Quibi‘s choice to take large stories and cut them into smaller digestible bites offers a bright future for its documentary programming. The short subject approach makes for interesting twists and turns for narrative stories. Meanwhile, episodic stories cut the fat that holds back like-minded series. The genres within the documentary wing of Quibi are diverse in their approaches. “Fierce Queens” shines as a nature documentary narrated by Reese Witherspoon. “Prodigy” will satisfy sports fans but promises a future outside of anyone arena. “Run This City” provides political intrigue and mystery. Finally, “The Shape of Pasta” travels across Italy in search of unique and underseen varieties of our favorite foods.
While some television can transport audiences to another world, the best nature documentaries make our tangible world feel alien. “Fierce Queens,” narrated by Reese Witherspoon, looks at the animal kingdom through the ideas of females in each species. This makes “Fierce Queens” a specific and unique turn on one of television’s most reliable genres.
“Fierce Queens” covers three animals of note in its early episodes. Perhaps the most jarring episode comes in a colony of ants. Following a colony’s Queen brings us into an intense and unexpectedly savage world of conquest. The cinematography shines in this segment, using micro cameras to capture the extraordinary world.
Witherspoon’s narration adds an extra level of intrigue to the proceedings. Her tone and inflections are calming, yet never undersell the footage. Her script complements the visuals nicely. While “Fierce Queens” does not quite reach the highs of “Our Planet” or “Planet Earth,” it deserves attention as an exciting educational program.
Megan Rapinoe hosts the new series, “Prodigy,” focused on the next big stars in sports across the world. Utilizing human interest stories helps shine a light on athletes across the United States. While it’s relatively basic in its storytelling, the athletes profiled make for excellent subjects.
Perhaps the greatest strength of the series comes from its editing team. Each episode provides plenty of footage of their athletic prowess and their life away from sports. At the same time, the pacing builds to an emotional climax. The first two episodes focus on current and future superstars Jalen Green and Chantel Navarro. Green projects as the best prospect in the 2021 NBA draft, Navarro has already won 5 National Championships and seems destined for Olympic glory. Both have fascinating families backing up their quest for greatness. “Prodigy” thrives because of these small touches and will serve as a public introduction for future household names.
“Run This City”
Political documentaries continue to rise in popularity as the 2020 election nears. “Run This City” follows the rise of young politician Jasiel Correi. Correi rose to power quickly, joining City Council in Fall River, Massachusetts, at the age of 23. By 25, Correi became mayor. Young and exciting, Correi could have been pegged as the next bright star of politics in the Northeast. However, before long, rumors of corruption show cracks in the facade.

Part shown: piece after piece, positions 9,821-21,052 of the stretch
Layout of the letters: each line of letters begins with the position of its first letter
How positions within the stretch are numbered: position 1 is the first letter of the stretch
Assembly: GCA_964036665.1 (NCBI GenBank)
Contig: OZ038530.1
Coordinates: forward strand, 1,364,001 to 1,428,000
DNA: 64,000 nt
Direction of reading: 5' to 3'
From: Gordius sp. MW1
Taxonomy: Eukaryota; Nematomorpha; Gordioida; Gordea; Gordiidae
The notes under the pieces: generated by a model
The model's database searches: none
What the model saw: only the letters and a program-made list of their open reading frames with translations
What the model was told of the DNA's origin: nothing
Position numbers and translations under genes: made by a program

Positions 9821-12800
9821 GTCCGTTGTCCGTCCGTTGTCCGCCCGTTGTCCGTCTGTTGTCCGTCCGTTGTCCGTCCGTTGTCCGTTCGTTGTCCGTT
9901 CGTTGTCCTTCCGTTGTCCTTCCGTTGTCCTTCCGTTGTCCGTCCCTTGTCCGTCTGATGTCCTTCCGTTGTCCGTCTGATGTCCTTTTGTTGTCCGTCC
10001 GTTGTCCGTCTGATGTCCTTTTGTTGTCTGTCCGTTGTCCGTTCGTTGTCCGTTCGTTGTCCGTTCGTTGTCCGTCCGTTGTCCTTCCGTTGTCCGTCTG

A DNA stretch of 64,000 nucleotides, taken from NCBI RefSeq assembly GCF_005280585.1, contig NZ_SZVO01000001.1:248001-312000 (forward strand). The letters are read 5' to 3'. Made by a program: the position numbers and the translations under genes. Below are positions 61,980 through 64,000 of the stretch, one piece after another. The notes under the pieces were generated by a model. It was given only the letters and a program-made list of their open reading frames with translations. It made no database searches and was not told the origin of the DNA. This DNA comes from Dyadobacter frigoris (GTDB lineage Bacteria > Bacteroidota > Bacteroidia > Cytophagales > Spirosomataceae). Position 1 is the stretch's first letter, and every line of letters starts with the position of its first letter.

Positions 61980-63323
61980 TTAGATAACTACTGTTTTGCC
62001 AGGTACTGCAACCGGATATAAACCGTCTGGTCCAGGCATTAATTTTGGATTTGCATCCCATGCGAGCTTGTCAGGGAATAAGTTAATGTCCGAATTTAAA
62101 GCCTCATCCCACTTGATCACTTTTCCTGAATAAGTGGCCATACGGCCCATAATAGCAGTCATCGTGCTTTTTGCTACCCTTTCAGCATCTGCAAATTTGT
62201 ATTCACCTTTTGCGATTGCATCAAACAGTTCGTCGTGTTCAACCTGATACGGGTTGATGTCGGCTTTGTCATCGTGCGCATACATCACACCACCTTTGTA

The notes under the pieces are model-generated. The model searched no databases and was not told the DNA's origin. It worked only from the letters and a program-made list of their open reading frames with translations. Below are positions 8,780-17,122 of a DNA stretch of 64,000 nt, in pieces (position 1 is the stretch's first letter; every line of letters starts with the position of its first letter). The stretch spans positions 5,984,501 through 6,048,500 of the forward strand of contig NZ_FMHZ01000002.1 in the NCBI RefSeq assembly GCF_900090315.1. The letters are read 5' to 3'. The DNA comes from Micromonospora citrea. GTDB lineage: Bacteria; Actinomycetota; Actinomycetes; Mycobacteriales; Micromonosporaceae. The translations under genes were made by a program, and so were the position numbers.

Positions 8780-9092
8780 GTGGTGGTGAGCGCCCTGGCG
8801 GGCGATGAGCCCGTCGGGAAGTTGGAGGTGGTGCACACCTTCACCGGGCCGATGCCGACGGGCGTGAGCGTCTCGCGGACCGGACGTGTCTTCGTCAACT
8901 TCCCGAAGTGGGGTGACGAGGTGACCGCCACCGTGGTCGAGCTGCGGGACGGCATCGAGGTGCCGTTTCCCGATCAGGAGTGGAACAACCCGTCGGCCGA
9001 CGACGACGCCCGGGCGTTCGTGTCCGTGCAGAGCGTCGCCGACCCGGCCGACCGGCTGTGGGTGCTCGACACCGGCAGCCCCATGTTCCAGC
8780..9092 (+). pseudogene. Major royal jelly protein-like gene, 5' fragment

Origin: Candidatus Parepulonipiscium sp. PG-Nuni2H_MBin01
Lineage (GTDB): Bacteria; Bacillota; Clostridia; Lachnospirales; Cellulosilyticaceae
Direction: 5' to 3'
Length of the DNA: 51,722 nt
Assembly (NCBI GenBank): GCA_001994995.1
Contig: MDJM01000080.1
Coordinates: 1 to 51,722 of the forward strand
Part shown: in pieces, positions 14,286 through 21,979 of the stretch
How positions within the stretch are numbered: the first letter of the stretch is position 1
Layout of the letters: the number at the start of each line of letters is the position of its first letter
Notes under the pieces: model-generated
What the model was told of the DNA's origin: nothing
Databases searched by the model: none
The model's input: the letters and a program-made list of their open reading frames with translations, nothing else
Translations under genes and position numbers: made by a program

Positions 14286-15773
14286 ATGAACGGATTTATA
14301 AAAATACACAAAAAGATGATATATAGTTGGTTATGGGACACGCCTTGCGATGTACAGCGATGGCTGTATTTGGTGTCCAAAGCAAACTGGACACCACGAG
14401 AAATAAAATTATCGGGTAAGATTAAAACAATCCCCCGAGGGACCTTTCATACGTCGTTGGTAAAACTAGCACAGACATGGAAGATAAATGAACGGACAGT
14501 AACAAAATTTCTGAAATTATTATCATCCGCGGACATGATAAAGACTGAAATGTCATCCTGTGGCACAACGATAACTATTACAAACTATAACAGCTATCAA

Directed by Brent Hodge, “Run This City” succeeds because of its incredible access. Not only does Hodge assemble experts on Fall River politics, but it gets interviews with many of its most prominent politicians. Hodge features Correi extensively in the series, often using one-on-one interviews to bring his opinions on town policy into the light. However, rather than let Correi receive the last word, other politicians appear to raise their concerns. The best interviews come in those who have known Correi the longest, suggesting he has secrets to hide.
“Run This City” earns relevancy in its approach to the political machine. Local politics can be the most impactful in our day-to-day life, yet they rarely receive the spotlight. While the local problems within Fall River might feel unique, they can happen anywhere. The political intricacies are surprising, and the story makes for a fun and important ride.
“Shape of Pasta”
Food journalism brings together the world in strange ways. It can highlight the incredible differences between cultures, while simultaneously bringing us together. In America, pasta has taken on a unique level of significance as a worldly food. Chef Evan Funke devoted his life to bringing unique styles and shapes of pasta to California’s Venice Beach. In “The Shape of Pasta,” he invites us to discover secret and underseen varieties in Italy as we tour the countryside.
“The Shape of Pasta” features fun narration from Funke. His unintentional ethnographic study looks to save unique pasta shapes from disappearing, and Funke takes this job seriously. His exceedingly serious take on the grain-based food can lead to some unexpected comedy. Still, his passion comes through in every episode. Given food’s ability to unite and bring people together, this specific approach to the food industry helps “The Shape of Pasta” stand out.
Sadly, there is little about “The Shape of Pasta” that makes the series stand out from other food travel shows. While Funke can be enjoyable, he does not bring the same energy or excitement as David Chang or Anthony Bourdain. Funke represents an encyclopedic knowledge but does not quite have the screen presence of his peers. While “Shape of Pasta” makes for a relaxing and comforting series, it will mainly appeal to those who already love food programs.